Via Rail comes to town on Friday to answer questions about the malfunctioning signals in Barrhaven. A couple more engineering firms have been added to Via’s roster of experts looking into the root cause of the glitches. Here’s what the train agency sent out tonight:
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I really haven’t heard a discouraging word about Windmill Development Group’s billion-dollar proposal for the Domtar lands. Have you?
As much as I loathe the term “cautiously optimistic,” it’s probably the best way to describe the view of many who want to see this development go through.
There’s optimism because, hey, it’ll be a great little riverside community that will draw people from outside the neighbourhood.
There’s caution because, well, no one can believe that an undertaking this size will get an easy ride from two municipal governments, the feds and community groups.
It’s the same kind of skepticism we’ve seen with the LRT project after a cancelled north-south route and the Lansdowne Park redevelopment after years of design tweaks and court challenges. But here we are, and there’s construction happening.
“I’m going to what I can to help facilitate the process so we can see shovels in the ground and see that beautiful part of our city properly developed,” Mayor Jim Watson said today.
So, we wait and see.
One of the citizen members of the city’s transit commission has quit.
There are 12 members of the commission and four are citizens. The rest are councillors.
Crew, a lawyer who works at University of Ottawa legal clinic, has been an active member of the commission. In the past year he worked on a project exploring the feasibility of installing cameras on buses.
As you see, he gave no reason in his letter why he’s quitting.
Since there are no reserve commissioners, city clerk Rick O’Connor is recommending the commission complete the term with the existing members rather than replacing Crew.
Having citizen members on the commission was a test-run for council this term. It will be up for reconsideration during a regular governance review this fall.
The Association of Municipalities of Ontario will try tackling the escalating cost of police services.AMO announced earlier this month it’s striking a task force on “police modernization” to inform a provincial study by a future of policing advisory committee.
The committee’s work seems to involve a wide examination of police services in Ontario, but AMO’s interest, no doubt, is keeping costs down.
This will resonate in Ottawa where police board chairman Eli El-Chantiry and Mayor Jim Watson have called for changes to the province’s arbitration system.
Salaries are the biggest cost driver, but there are issues beyond arbitrated contracts fuelling increased police costs.
There have been some interesting developments recently in Ottawa with the police force finding ways to save money.
Crime reporter Danielle Bell wrote about the future of community police centres and managers debating if the offices are still worth the resources.
Starting last Tuesday the police force cut back on the hours of its front desk at Elgin St. headquarters. Instead of being available 24/7, the desk now opens at 7 a.m. and closes at 9 p.m. each day.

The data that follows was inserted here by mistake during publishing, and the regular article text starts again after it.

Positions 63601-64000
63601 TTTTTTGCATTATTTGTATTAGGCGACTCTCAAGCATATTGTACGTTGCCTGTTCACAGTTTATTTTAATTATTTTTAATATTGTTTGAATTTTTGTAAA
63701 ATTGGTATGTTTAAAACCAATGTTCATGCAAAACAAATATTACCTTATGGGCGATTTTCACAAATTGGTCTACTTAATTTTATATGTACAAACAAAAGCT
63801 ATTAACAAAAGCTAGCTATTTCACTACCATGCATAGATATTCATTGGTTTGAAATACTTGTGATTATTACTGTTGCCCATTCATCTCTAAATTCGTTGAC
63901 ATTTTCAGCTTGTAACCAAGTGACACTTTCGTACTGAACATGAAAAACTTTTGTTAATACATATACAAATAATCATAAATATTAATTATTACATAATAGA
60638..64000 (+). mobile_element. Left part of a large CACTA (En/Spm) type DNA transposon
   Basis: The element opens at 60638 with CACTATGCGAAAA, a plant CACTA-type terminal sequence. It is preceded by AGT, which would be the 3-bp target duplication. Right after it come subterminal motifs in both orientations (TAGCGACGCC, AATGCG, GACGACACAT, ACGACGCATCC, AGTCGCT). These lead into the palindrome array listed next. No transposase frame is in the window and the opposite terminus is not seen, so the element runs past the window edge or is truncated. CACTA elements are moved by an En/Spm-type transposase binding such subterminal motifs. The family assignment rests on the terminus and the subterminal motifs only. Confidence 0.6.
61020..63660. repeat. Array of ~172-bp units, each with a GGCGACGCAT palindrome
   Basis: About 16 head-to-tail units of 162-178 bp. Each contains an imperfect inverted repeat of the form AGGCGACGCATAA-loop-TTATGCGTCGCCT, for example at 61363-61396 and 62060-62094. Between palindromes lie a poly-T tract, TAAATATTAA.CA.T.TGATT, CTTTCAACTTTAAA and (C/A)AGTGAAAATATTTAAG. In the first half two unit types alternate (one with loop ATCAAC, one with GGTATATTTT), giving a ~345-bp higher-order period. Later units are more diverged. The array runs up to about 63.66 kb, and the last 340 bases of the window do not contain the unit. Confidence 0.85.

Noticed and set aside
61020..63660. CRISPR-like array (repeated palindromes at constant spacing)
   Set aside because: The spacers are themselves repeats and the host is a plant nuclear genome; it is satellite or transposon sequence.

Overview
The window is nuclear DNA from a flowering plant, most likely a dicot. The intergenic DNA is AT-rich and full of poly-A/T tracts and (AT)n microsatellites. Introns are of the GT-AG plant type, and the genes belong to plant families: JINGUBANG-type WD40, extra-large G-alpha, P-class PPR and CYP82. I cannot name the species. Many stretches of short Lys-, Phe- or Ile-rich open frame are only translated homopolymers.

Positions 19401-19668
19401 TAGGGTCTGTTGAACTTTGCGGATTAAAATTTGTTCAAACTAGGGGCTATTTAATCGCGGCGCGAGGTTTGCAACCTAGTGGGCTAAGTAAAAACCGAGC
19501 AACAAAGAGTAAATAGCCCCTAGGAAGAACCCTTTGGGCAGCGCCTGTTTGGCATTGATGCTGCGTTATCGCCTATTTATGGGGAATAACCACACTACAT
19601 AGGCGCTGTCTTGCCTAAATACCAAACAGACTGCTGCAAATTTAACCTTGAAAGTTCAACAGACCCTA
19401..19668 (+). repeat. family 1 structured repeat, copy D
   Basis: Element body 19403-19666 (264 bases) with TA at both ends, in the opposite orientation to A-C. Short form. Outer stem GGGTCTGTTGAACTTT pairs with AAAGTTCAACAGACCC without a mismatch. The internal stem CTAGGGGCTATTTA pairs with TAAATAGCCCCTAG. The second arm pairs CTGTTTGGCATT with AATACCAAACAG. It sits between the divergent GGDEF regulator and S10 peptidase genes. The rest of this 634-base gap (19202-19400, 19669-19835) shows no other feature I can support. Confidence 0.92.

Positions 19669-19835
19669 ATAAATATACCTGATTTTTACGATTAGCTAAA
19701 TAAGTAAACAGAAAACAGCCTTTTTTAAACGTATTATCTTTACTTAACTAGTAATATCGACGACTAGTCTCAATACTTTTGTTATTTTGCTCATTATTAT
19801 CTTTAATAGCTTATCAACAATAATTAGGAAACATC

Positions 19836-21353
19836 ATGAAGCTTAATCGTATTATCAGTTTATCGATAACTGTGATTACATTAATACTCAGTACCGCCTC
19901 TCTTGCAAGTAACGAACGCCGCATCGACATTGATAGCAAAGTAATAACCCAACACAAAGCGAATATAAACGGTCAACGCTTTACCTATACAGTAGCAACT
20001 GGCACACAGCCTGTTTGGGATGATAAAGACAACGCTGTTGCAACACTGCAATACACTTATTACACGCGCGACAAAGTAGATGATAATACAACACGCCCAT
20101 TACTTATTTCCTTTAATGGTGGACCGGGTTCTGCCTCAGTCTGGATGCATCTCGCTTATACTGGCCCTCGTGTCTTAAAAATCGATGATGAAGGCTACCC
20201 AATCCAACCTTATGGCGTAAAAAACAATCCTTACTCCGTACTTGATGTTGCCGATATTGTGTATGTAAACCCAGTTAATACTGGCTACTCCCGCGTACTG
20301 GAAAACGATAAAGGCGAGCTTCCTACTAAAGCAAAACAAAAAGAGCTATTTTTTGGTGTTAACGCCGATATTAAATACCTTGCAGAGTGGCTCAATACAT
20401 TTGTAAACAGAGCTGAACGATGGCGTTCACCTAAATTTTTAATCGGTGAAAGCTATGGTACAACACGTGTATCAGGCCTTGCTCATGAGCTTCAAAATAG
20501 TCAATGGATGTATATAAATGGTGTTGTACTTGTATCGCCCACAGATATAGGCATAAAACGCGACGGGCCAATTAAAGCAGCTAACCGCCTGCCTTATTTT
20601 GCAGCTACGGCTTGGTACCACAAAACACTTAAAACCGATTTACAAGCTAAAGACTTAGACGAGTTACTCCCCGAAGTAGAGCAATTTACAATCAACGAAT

There has also been some discussion about how police deploy resources to manage traffic as part of the force’s ongoing service review.
We might learn more about big changes in the police force as the year goes on. The service review is expected to bring efficiencies starting in 2015. The force needs to find $1 million in savings annually between 2015 and 2017 to meet its financial forecasts. Still, the police budget is projected to increase by $10 million in 2015, taking into account a 2.5% tax hike.
Mayor Jim Watson asked Via Rail officials to come to Ottawa and answer questions from councillors and reporters about the malfunctioning rail signals in Barrhaven. It appears Via has agreed to come next week.
As you know, the City of Ottawa has been in discussions with VIA Rail about the ongoing rail signal issues in Barrhaven.
In recent weeks, VIA Rail has taken a number of measures to improve safety in the area.
Yesterday, VIA announced that it will undertake a high level of activity including maintenance, repairs and testing over the next two weeks at the following crossings in the Barrhaven area: Woodroffe Avenue, the Southwest Transitway where it crosses Woodroffe, Fallowfield Road, Greenbank Road, Jockvale Road and Strandherd Road.
We support the interim steps VIA has taken to ensure the safety of our residents at railway crossings in the City of Ottawa. However, our top priority remains ensuring that VIA Rail fixes its rail signals, as soon as possible.
I have expressed the view that our City Council, but more importantly our residents, deserve a complete update about the work that has been undertaken by VIA Rail to come up with a permanent solution to these issues.
Last week, I formally requested that VIA Rail representatives hold a public technical briefing for Councillors and media at Ottawa City Hall as soon as possible. I offered City of Ottawa space and resources to VIA Rail for such a session.
Yesterday afternoon, Mr. Steve Del Bosco, interim President and CEO of VIA Rail, informed my office that VIA Rail officials are planning to hold such a public technical briefing/panel next week in Ottawa. Once the final details are provided to us, I will ask that City staff keep you informed about the time and location of the briefing.
Our residents need to regain confidence in these crossings, and I believe that next week’s technical briefing/panel will help us begin to move in that direction. Once again, I wish to extend to VIA Rail any assistance they require to hold this public technical briefing in Ottawa.
It is my intention to continue to work with our residents, members of Council, Via Rail and other elected officials to restore public confidence in the affected railway crossings.